Marigolds are easily one of the most commonly grown annual flowers. They are so common and pervasive, in fact, that they are often overlooked and underappreciated. I, for one, had discounted marigolds long ago, seeking instead for plants considered to be more rare, unconventional, and unusual to place in my garden. But then I started looking into this commonplace plant and, to my surprise, discovered that marigolds have great cultural significance in countries all around the world, both currently and historically. Suddenly, marigolds don’t seem quite so ordinary.
Marigold is a common name for plants found in several genera, but in this case I am referring to plants in the genus, Tagetes, which is in the family, Asteraceae (also known as the sunflower family). Tagetes is a genus composed of at least 42 species, all of which are native to North and South America. Plants in this genus range in height from a few inches to as tall as 6 feet or more. Like most other species in the sunflower family, their flowers appear to be single blooms but are actually clusters of two different types of smaller flowers: ray florets and disc florets. The flowers can be orange, yellow, golden, white, and, in some cases, maroon or with maroon accents. The leaves are usually finely divided and either oppositely or alternately arranged, and the leaves, stems, and flowers are highly aromatic. Marigolds grow in a variety of soil types, even those with minimal fertility. In gardens, they will perform best if they are grown in well-drained soil in full sun and are watered and deadheaded regularly.
Aztec Marigold (Tagetes erecta)
Even before marigolds gained worldwide popularity, they were commonly used among the people in their native range. They were of particular interest to the Aztecs, who considered marigolds a sacred plant and used them in religious ceremonies. Marigolds became known as the flower of the dead and are still used today during the Day of the Dead to adorn altars and graves. Marigolds were also an important medicinal plant for the Aztecs, especiallly T. lucida, which they used to treat fevers, stiffness, blisters, and various other ailments.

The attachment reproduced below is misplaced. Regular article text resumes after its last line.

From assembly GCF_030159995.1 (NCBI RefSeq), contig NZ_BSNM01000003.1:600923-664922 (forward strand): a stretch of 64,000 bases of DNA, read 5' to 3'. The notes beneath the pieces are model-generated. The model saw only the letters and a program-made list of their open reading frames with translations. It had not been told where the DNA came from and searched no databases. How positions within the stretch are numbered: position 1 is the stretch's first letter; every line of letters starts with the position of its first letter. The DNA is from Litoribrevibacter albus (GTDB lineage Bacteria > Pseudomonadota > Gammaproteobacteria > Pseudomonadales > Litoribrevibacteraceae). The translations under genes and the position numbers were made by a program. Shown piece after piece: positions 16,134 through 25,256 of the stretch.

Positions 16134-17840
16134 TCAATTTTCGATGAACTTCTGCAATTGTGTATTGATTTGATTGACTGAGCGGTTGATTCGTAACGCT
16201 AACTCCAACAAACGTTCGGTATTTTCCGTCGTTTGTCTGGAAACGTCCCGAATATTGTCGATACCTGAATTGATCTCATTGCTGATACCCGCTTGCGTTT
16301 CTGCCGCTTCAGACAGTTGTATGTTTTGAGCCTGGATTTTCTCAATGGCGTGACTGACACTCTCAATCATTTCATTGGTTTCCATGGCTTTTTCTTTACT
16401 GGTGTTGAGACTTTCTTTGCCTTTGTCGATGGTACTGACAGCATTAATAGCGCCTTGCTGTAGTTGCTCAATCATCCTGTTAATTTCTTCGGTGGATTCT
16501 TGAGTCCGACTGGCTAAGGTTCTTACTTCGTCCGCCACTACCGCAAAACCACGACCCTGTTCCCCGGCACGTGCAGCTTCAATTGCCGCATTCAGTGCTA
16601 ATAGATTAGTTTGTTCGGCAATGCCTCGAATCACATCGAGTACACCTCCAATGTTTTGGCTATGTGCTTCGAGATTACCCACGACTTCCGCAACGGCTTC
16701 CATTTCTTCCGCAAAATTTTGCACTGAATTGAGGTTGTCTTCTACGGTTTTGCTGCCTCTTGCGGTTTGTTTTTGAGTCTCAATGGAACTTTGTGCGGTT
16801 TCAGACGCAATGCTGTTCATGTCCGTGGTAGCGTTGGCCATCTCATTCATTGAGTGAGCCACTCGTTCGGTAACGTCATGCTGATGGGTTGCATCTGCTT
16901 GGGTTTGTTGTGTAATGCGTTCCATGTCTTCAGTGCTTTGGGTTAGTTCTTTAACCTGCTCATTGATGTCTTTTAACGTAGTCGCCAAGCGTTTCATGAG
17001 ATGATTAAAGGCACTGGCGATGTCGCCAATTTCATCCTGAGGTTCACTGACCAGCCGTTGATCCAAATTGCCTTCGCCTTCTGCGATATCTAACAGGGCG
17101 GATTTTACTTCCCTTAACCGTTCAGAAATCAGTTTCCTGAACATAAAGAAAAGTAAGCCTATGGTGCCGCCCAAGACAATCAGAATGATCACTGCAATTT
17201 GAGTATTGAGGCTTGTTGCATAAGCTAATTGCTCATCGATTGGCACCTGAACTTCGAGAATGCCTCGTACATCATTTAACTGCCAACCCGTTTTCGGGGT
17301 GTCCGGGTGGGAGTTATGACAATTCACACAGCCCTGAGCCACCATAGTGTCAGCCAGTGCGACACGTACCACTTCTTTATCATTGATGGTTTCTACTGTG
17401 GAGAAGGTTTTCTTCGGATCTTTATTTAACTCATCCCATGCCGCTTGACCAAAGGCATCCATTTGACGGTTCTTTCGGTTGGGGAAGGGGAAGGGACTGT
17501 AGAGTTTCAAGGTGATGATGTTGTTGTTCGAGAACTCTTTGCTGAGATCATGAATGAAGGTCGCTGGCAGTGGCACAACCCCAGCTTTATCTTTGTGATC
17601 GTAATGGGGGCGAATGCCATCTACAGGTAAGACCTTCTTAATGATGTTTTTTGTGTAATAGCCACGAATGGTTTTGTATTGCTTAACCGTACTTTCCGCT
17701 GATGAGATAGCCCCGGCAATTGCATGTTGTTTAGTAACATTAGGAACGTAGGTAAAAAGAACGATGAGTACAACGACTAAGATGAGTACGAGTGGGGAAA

Spanish and Portugeuse explorers were introduced to marigolds by the Aztec people. The explorers brought marigolds back to their homelands and quickly spread them throughout Europe and into Africa and Asia. It was in Europe that they were given their common name, Mary’s gold, referring to the Virgin Mary and the color of the flowers. At the beginning of the 16th century, Portuguese explorers established a colony in India. The marigolds they brought with them have become a huge part of Indian culture and other cultures in that region. Today there are many large marigold farms in various parts of India, and marigolds are used widely to make garlands and other decorations for weddings, festivals, and religious ceremonies, as well as in foods and dyes.
The flowers and leaves of marigolds are edible and have culinary and medicinal uses in many countries, especially those in South America. T. lucida and T. minuta are particularly popular for these uses. Marigold flowers have a citrus-like flavor, and T. tenufolia ‘Lemon Gem’ is said to be the best tasting marigold (although, having never eaten marigold flowers myself, I have no personal experience to back that up). The essential oil of T. minuta is frequently used in the fragrance industry and as a medicinal oil. However, T. minuta has also become naturalized in many parts of the world, including Africa, Asia, and North America, and is considered an invasive weed species in these areas.
Marigolds are often planted in vegetable gardens because they are assumed to repel pest insects and/or attract beneficial insects. Little research has been done to back up these claims. The one thing that I was able to confirm is that they have been found to reduce populations of nematodes in the soil. However, just interplanting marigolds among vegetable plants is not enough; instead, a large number of marigolds would need to be planted and then tilled into the soil in order to have the desired effect. Surely marigolds attract pollinating insects, but do they repel pests (apart from nematodes) or attract other beneficial insects? If you have an answer to this, comment below.
Tagetes minuta (photo credit: eol.org)
I have marigolds in my garden this year, partly due to my newfound appreciation of them. If you’d like to see pictures of my marigolds, along with pictures of other things I’m growing, seeing, and doing, subscribe to my tumblr and/or follow me on twitter.